One important aspect of Minor Threat’s ideology is that it revolved entirely around personal issues. Minor Threat, like many of their harDCore compatriots, avoided political issues. It seems odd that their movement would stay away from such topics, considering that the scene was located in the nation’s capital, but that’s how it was. Many acts, including Minor Threat, would go so far as to mock those who would get political. It was only years after Minor Threat’s demise that both Ian MacKaye and Jeff Nelson, like the DC scene itself, would become heavily involved in politics.

Ian and the DC scene had made a name for themselves for more than just their music. The DC scene was made of kids were overwhelmingly from middle and upper class families. The scene earned a reputation for being snobby, especially to people from other towns and scenes. New York City was an especially well known target of the DC kids. Ian, and long with friends like Henry Garfield (from S.O.A.), Sab Grey (from Iron Cross) and Mark Sullivan (the singer of the Slinkees, Ian’s first band), became known for heading to New York to shows and causing trouble. Witnesses have talked about shows where DC kids showed up and just started fighting, not even listening to the music. Despite the proclivity towards fighting, most of the violence was rarely very serious. Ian and crew thought of themselves as “defending the scene” and Ian admits that his goal was more to “bruise the ego” than do serious damage. Henry, long after he dropped the Garfield and assumed his famous last name, claimed he loved getting into fights and Ian recalls more than a few instances that he had to pull Henry off some poor guy he was kicking the crap out of. But Henry’s love of violence aside, the DC kids resented being considered a bunch of tough guy muscle heads, a nickname a rock critic gave them after they made their appearance at a Black Flag gig in NYC. There are stories were kids came down from towns like Boston, ready to prove how tough they were only to find the DC kids goofing around at shows. Still, the “muscle head” tag was there, and in response to it, Dischord named their all-DC compilation Flex Your Head.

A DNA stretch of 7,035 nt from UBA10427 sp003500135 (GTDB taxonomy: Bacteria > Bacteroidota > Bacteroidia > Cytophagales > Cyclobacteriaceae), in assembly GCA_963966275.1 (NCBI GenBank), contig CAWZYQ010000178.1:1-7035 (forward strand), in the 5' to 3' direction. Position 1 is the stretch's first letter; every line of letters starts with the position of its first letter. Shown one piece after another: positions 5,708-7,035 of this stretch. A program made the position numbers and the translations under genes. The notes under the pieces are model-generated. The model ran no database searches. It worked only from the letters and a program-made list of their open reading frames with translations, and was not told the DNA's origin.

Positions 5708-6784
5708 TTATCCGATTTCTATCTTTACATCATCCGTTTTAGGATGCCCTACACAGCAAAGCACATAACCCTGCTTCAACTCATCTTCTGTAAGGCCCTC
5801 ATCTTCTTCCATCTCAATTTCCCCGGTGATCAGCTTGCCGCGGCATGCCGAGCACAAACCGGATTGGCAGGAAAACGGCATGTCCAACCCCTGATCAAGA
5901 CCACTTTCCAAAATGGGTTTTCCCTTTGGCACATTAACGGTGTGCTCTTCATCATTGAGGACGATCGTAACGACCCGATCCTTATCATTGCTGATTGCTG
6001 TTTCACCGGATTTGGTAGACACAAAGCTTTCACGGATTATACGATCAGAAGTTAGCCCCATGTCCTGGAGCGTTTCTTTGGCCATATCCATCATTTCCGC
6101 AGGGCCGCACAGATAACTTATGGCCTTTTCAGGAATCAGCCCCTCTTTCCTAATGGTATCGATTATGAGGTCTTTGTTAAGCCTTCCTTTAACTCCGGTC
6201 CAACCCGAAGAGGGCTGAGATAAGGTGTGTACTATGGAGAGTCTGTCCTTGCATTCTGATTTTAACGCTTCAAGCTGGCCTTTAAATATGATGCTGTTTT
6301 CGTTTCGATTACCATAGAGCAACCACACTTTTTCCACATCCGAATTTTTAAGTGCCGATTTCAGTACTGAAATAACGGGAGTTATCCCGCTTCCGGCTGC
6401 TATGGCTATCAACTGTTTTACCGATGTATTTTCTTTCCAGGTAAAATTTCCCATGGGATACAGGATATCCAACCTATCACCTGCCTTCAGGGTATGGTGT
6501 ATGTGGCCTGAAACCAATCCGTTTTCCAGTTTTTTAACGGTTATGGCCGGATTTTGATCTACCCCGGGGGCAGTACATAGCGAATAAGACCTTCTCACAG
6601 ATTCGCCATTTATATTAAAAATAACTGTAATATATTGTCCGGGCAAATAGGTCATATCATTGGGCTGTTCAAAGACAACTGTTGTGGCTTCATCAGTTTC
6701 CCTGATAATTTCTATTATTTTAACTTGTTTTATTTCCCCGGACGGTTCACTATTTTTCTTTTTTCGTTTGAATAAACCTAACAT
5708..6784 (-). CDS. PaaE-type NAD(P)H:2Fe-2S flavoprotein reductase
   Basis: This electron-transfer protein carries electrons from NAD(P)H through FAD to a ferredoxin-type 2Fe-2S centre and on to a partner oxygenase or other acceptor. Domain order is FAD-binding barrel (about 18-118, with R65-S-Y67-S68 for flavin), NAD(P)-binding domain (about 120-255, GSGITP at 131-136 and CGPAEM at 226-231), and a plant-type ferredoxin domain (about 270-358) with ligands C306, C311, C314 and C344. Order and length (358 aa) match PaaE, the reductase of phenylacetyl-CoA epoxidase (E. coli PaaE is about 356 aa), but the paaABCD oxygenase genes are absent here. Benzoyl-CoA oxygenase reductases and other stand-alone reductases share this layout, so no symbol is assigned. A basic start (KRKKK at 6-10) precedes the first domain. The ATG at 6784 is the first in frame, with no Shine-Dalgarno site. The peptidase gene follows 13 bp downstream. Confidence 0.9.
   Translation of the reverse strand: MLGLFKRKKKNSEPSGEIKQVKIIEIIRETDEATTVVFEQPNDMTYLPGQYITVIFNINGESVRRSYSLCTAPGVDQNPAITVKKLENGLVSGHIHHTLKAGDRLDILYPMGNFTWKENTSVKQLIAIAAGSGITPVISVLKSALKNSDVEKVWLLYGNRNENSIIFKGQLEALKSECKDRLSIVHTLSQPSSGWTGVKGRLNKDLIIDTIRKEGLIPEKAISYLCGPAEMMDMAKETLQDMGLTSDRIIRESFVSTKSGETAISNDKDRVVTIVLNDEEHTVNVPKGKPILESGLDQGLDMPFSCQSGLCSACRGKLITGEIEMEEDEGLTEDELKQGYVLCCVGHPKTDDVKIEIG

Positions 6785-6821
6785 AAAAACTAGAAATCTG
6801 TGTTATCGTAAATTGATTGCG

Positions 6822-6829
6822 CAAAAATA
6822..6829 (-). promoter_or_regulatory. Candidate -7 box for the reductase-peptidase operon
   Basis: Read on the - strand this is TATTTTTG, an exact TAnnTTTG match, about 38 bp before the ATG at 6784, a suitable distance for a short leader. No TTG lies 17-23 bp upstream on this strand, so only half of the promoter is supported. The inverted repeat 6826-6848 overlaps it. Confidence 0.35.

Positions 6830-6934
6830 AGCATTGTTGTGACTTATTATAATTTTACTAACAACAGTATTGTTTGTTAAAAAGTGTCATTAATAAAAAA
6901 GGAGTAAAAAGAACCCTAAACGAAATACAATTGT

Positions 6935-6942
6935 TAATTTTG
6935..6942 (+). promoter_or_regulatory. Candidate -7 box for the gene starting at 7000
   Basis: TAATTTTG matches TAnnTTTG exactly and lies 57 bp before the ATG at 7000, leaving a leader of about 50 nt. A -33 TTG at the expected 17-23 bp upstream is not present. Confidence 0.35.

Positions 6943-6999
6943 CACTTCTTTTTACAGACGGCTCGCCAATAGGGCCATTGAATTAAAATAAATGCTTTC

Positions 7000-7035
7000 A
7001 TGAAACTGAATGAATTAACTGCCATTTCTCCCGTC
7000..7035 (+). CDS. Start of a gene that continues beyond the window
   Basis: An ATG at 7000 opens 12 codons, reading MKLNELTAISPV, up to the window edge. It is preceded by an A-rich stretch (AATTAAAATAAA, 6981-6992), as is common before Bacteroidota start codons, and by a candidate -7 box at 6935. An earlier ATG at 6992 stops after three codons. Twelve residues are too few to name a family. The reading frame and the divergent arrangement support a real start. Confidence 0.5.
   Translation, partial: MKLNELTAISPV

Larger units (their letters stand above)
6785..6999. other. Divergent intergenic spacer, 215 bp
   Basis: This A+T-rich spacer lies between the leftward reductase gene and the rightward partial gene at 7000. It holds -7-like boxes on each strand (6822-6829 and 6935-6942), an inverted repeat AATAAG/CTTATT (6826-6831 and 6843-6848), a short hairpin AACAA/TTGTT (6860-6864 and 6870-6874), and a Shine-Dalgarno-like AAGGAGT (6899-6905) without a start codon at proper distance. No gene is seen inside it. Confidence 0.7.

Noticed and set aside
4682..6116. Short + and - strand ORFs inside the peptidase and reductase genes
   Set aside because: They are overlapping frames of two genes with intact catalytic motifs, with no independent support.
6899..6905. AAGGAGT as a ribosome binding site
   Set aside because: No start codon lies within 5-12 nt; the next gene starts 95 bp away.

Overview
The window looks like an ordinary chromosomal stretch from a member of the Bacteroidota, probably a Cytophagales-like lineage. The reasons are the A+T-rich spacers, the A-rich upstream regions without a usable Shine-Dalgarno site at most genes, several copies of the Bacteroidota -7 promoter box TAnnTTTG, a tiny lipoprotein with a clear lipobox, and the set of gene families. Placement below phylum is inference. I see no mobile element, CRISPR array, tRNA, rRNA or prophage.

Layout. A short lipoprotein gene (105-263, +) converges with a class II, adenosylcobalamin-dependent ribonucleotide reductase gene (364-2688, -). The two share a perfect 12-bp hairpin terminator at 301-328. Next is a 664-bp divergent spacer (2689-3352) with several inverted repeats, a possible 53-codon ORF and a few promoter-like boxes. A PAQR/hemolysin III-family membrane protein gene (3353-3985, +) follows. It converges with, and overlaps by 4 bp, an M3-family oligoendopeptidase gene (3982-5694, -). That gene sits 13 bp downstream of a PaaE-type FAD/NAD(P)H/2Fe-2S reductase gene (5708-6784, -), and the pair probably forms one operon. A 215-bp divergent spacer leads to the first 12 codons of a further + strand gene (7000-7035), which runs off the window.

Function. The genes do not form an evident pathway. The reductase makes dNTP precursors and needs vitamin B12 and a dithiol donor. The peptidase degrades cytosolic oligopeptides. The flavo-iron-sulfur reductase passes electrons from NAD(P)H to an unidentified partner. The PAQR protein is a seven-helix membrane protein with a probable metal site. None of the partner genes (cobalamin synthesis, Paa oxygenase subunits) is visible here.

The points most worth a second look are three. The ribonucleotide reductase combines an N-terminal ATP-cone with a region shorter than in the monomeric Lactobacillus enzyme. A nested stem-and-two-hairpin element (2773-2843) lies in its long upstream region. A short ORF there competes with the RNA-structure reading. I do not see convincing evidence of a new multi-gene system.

Minor Threat

What lies in the future? Lyle and Brian are working on musical stuff together. Jeff and I are committed to working on our record company (Dischord).” Does Ian still want to do music? “Right now, the priority is the label. But I don’t feel creatively dried up or anything; I still have some more to do. I love to play, to get on stage, and MINOR THREAT was my perfect vehicle, and I may never be able to get one like that again. We were there, that’s all I can say!”

Bad Religion.

Dead Kennedys

Obscenity prosecution

In April 1986, police officers raided his house in response to complaints by the Parents Music Resource Center (PMRC).[17] In June 1986, then–L.A. deputy city attorney Michael Guarino, working under then–City Attorney James Hahn, brought Biafra to trial in Los Angeles for distributing “harmful matter” in the Dead Kennedys album Frankenchrist.[18] In actuality, the dispute was about neither the music nor the lyrics from the album, but rather the print of the H. R. Giger poster Landscape XX (Penis Landscape) included with the album. Biafra believes the trial was politically motivated; it was often reported that the PMRC took Biafra to court as a cost-effective way of sending a message out to other musicians who have content considered offensive in their music.[19]